Tracking bats
1 / 6 Show Caption + Hide Caption – Fort Ripley's Natural Resources Conservation staff attached 25 transmitters to female bats in the hope of identifying as many maternity colonies on post as possible. The bats were then tracked daily to their roosts until the transmitters fell off or ... (Photo Credit: U.S. Army) VIEW ORIGINAL
Golden Eagle Project
2 / 6 Show Caption + Hide Caption – Working with the National Eagle Center, Natural Resource Conservation staff on Camp Ripley began participating in the Golden Eagle Project to better understand the bird's habitat and prey needs and its breeding and migration habits. Once a golden eag... (Photo Credit: U.S. Army) VIEW ORIGINAL
Wellhead Protection Plan at Camp Ripley
3 / 6 Show Caption + Hide Caption – Camp Ripley continues to implement its Wellhead Protection Plan by sealing wells, sampling source water, groundwater monitoring, and protective measures. An in depth water conservation study specifically focused on infrastructure to identify potentia... (Photo Credit: U.S. Army) VIEW ORIGINAL
Intern Partners and Camp Ripley
4 / 6 Show Caption + Hide Caption – Camp Ripley's Natural Resource Conservation staff partners with a team of interns from Central Lakes College and St Cloud State University that assists in annual fieldwork. Working with SCSU, Camp Ripley continues to conduct invasive species inventor... (Photo Credit: U.S. Army) VIEW ORIGINAL
ACUB Map
5 / 6 Show Caption + Hide Caption – Camp Ripley features one of the most successful ACUB programs in the nation. This map depicts progress in easement and parcel acquisition and future priorities. "With over 17,000 acres currently in Reinvest in Minnesota Reserve easements, our partner... (Photo Credit: U.S. Army) VIEW ORIGINAL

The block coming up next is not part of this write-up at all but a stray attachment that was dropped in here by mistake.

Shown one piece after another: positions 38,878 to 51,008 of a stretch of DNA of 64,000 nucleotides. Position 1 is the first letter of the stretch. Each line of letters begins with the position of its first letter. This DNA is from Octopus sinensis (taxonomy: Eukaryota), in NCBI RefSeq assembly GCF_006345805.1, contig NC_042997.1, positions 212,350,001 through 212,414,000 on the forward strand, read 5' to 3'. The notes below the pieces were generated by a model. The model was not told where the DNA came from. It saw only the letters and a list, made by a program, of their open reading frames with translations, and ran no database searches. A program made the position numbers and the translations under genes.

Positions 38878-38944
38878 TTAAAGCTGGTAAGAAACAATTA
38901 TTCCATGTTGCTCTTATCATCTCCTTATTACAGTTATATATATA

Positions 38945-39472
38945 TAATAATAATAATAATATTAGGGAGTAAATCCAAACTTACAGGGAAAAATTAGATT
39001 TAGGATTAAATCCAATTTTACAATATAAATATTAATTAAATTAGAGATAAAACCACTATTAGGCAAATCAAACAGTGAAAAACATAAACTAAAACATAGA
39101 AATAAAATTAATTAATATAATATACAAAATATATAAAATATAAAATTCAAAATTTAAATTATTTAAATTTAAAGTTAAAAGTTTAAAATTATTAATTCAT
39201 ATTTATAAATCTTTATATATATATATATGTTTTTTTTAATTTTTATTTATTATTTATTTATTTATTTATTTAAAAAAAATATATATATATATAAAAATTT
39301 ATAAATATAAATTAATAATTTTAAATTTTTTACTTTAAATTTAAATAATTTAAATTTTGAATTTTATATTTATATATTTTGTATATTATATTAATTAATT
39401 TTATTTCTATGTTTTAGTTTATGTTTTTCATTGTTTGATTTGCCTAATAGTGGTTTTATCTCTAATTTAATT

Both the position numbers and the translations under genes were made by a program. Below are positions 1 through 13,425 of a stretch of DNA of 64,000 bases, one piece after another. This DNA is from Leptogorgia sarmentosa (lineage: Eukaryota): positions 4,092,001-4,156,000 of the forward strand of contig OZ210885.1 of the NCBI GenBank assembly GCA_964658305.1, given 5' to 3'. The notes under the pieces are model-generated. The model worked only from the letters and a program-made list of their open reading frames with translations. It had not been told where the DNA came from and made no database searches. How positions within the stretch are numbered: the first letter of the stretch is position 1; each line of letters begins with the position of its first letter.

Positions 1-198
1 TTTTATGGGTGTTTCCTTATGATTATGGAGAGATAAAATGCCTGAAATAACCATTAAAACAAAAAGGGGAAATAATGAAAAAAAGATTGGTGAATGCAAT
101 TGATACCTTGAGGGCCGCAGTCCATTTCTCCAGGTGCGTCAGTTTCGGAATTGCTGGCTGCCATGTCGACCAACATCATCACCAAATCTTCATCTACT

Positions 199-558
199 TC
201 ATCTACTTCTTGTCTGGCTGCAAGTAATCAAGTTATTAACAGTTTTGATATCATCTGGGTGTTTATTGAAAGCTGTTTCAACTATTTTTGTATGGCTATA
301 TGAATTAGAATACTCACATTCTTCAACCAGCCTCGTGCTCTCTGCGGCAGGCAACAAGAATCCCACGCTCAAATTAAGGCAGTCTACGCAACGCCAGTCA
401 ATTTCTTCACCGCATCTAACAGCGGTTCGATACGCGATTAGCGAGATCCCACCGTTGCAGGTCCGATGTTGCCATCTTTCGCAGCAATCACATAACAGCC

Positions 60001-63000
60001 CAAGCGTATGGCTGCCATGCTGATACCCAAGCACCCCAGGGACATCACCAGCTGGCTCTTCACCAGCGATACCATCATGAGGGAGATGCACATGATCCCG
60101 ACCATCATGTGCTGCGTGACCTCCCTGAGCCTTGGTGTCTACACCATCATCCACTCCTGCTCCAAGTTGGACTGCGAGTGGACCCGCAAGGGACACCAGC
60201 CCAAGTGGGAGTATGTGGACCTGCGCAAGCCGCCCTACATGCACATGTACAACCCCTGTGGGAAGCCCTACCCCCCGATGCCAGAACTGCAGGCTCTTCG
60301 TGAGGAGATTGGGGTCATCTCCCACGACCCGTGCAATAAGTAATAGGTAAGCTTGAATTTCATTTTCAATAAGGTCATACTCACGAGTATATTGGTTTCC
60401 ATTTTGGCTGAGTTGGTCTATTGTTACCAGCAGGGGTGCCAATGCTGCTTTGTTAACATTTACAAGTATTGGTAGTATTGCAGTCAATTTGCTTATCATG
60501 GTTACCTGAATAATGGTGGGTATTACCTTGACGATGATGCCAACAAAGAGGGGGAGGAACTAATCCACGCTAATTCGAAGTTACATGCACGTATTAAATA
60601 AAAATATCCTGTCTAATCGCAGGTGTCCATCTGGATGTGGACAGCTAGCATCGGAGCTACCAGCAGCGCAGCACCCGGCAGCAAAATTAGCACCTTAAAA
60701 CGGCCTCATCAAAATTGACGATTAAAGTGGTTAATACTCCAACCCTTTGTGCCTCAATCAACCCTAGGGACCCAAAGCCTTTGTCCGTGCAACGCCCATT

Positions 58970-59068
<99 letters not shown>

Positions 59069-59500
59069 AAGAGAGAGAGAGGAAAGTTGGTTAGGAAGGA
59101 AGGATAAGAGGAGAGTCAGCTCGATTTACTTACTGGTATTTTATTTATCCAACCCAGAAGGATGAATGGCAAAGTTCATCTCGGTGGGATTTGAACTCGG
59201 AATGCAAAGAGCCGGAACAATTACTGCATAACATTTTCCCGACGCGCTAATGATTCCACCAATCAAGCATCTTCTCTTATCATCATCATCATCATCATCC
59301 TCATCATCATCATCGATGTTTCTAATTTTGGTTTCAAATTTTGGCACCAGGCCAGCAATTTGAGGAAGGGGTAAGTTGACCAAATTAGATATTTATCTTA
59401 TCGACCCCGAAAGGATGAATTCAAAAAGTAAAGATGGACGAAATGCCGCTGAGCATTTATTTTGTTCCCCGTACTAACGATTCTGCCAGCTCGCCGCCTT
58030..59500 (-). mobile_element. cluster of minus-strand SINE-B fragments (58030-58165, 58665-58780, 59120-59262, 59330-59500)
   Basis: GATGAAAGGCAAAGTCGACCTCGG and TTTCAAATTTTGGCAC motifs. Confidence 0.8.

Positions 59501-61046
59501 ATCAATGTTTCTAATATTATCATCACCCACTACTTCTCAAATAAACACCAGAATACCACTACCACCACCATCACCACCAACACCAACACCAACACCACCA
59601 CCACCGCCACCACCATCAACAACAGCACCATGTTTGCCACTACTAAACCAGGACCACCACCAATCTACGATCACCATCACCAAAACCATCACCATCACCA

Tracking wolves on Camp Ripley
6 / 6 Show Caption + Hide Caption – Radio telemetry collars have allowed the NRC staff to track wolves on Camp Ripley, and this project also has an educational component: local schools have helped to purchase radio collars with classes "adopting" particular wolves. Area teachers have a... (Photo Credit: U.S. Army) VIEW ORIGINAL

Camp Ripley is the largest National Guard training center in the region. It hosts more than 450,000 man-days of military and civilian training annually. Lying at the confluence of three major rivers, Camp Ripley is also notable for its immense natural resources.

Its 53,000 acres are home to 665 plant, 203 bird and 51 mammal species, as well as 18 miles of Mississippi River frontage. It is home to 88 species determined to be in greatest conservation need. These species are the focus on many studies and are a driving force in the conservation activities taking place on Camp.

The efforts of the installation's Natural Resources Conservation (NRC) program in protecting natural resources, along with the vital training and testing mission of the facility, while working in conjunction with a wide array of federal, state, local and non-government partners, earned Camp Ripley the fiscal 2016 Secretary of the Army Environmental Award for Natural Resources on a large installation. This success allows them to compete for a Secretary of Defense Environmental Award later this year.